Is It Unhealthy Competition?

June 07, 2012

By Nguyen Tan

Disputes arose after a product image on the website of a company had been used for advertisement by its rival. Legal experts thought it was an act of unfair competition while the Department of Competition Management ruled that there was not sufficient evidence to conclude a violation.

Tien Tien Engineering-Construction-Trading Company (Tien Tien Co.) is a manufacturer and installer of steel buildings. In 2011, after discovering that two images of its products were used by Viet-My Industrial Company (Viet My Co.), a rival in the steel building industry, Tien Tien Company sent a letter to Viet My Co.,  requesting the latter to remove the images from its website, and Viet My did so. After that, however, Viet My continued using dozens of other Tien Tien’s images for the advertisement of the company’s products on its website.

Naturally, after seeing that this was unfair and possibly violating copywrite infringement law, Tien Tien took their case to the Department of Competition Management. After preliminary investigations, the agency suspended the investigation on the grounds of “insufficient evidence to conclude a violation of the Competition Law.” Tien Tien then appealed this decision. In its official response to Tien Tien, the Department of Competition Management on one hand confirmed Viet-My’s action as “non-violation,” but on the other hand reckoned that Viet-My’s action was not under its settlement authority. It suggested that Tien Tien “should contact other relevant authorities, i.e. journalism, publishing, information and media, intellectual property, advertisement and trading, for guidance.”

Unhealthy competition?

Vu Thi Ngoc Van, Head of the Trading Division of Tien Tien Co., said the images used on Viet-My’s website were pictures of Tien Tien products and construction works which were all taken by Tien Tien, and could be verified by its clients. Some of its works were An Bien Hospital, Ninh Thuan police office building, and a police training center.

Meanwhile, speaking to the Saigon Times, Nguyen Manh Thanh, general director of Viet-My Co., said that if Tien Tien wanted to have these images exclusive, they should have registered with the authorities. This was something the Department of Competition Management failed to clarify in its settlement.

Nevertheless, the exclusiveness of the images is not the dispute. The legal basis for Tien Tien’s complaint against Viet-My are articles 40 and 45 of the Competition Law on the prohibition of two unhealthy competition behaviours, i.e. “misleading information” and “advertisement leading to unfair competition.” According to Ngoc Van, the usage of the images has made a lot of Tien Tien’s customers confused. “For example, our toilet product is priced at VND29 million, but with this product’s image, Viet-My offers just VND23.8 million. Our customers are wondering why Viet-My offers a low price for the same product, and they do not know its product and ours are different,” explained Ngoc Van.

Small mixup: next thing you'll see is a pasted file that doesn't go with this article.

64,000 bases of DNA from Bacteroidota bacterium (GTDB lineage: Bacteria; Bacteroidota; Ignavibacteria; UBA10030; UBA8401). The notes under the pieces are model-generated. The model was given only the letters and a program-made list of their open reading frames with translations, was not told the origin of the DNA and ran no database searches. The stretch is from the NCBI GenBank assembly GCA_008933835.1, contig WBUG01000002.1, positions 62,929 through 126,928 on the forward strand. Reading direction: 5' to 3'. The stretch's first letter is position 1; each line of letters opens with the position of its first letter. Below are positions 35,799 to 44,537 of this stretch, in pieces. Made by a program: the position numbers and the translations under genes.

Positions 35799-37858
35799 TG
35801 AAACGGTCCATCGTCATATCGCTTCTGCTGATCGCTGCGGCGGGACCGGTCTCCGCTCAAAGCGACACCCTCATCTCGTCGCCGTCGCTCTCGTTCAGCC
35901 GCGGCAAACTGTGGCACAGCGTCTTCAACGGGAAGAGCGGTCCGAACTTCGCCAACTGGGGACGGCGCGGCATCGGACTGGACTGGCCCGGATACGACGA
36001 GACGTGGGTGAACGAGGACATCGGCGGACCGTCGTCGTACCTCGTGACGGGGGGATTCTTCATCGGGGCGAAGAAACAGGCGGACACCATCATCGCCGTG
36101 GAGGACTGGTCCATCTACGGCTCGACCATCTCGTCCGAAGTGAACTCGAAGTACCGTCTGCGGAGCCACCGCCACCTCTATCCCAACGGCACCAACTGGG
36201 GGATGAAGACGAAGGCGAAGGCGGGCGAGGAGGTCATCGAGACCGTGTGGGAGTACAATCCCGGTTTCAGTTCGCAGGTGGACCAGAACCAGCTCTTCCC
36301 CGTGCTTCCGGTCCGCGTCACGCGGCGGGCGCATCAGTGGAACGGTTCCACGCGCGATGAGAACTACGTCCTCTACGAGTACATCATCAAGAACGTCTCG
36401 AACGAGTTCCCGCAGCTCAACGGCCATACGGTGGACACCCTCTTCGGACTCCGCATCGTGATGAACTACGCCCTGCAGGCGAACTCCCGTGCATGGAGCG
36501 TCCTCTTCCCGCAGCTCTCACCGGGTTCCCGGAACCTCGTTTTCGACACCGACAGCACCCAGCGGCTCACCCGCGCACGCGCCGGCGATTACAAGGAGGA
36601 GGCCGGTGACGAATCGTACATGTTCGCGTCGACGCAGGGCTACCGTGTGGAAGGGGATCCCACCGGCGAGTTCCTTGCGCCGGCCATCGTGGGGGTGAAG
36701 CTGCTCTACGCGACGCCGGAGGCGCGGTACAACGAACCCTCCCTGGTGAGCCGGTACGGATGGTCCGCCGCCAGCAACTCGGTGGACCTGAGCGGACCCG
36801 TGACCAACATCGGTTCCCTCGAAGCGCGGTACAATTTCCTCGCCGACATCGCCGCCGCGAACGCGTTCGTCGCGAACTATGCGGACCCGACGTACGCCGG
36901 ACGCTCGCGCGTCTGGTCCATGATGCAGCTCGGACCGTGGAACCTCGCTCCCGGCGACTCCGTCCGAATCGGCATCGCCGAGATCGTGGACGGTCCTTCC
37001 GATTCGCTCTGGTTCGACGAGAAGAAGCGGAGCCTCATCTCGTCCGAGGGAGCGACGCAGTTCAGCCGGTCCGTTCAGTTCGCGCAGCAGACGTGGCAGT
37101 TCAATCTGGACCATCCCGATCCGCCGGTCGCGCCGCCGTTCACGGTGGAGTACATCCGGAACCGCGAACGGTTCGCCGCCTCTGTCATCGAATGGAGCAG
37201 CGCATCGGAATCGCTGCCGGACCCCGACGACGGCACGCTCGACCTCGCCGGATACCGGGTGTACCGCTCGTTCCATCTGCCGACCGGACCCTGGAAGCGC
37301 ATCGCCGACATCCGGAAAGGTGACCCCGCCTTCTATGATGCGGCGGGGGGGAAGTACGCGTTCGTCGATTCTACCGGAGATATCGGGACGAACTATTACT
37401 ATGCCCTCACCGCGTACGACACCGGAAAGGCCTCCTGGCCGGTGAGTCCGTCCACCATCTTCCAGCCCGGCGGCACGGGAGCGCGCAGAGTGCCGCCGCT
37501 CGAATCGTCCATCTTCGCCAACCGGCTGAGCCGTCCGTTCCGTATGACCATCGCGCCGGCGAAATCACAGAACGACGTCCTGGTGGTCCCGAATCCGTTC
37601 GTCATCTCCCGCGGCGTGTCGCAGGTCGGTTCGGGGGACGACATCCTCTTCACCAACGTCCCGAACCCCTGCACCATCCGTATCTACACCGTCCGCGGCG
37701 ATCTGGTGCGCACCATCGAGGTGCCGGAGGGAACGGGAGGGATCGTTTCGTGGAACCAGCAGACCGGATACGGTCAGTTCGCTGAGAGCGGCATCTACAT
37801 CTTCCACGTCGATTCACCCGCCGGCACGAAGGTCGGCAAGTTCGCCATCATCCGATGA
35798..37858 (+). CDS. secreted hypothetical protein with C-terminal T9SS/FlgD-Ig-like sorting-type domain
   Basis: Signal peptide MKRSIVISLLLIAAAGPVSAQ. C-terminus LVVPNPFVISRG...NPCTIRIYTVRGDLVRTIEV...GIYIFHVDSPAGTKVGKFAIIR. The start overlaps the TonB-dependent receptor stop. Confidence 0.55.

Most legal experts agree that the above act is one of unfair competition. However, it will be controversial to invoke articles 40 and 45 in this case. According to Dr. Nguyen Van Nam, a lawyer, it is good to cite either article. Unfortunately, Article 40 is not explicit enough, and there has not been any guidance from the Government yet. Also according to Dr. Nam, prohibition on “advertisement leading to unfair competition” under Article 40 does not make sense not comply with international practice. “Deceptive and misleading advertising is obviously an act of unfair competition and should be banned. Therefore, “advertisement leading to unfair competition” is unnecessary. It can be argued that “I make an advertisement to sell my product, not for any other purposes”, explained Dr. Nam.

Dr. Nguyen Anh Tuan of LCT Lawyers reckons this is misleading advertising, in violation of Article 45 of the Competition Law. Citing Article 40 is not appropriate because this article is limited within the scope of intellectual property.

Le Quang Vu, a lawyer from the Law Office for the Poor, shares the same opinion. He said that if a company uses images and designs of another company’s products on its own website for advertising purpose, it has deliberately misled information to customers, and can be deemed as “advertisement leading to unfair competition under Clause 3, Article 45 of the Competition Law.” Vu considered the Department of Competition Management’s decision unsatisfactory. Tien Tien Co. may appeal to the Ministry of Industry and Trade.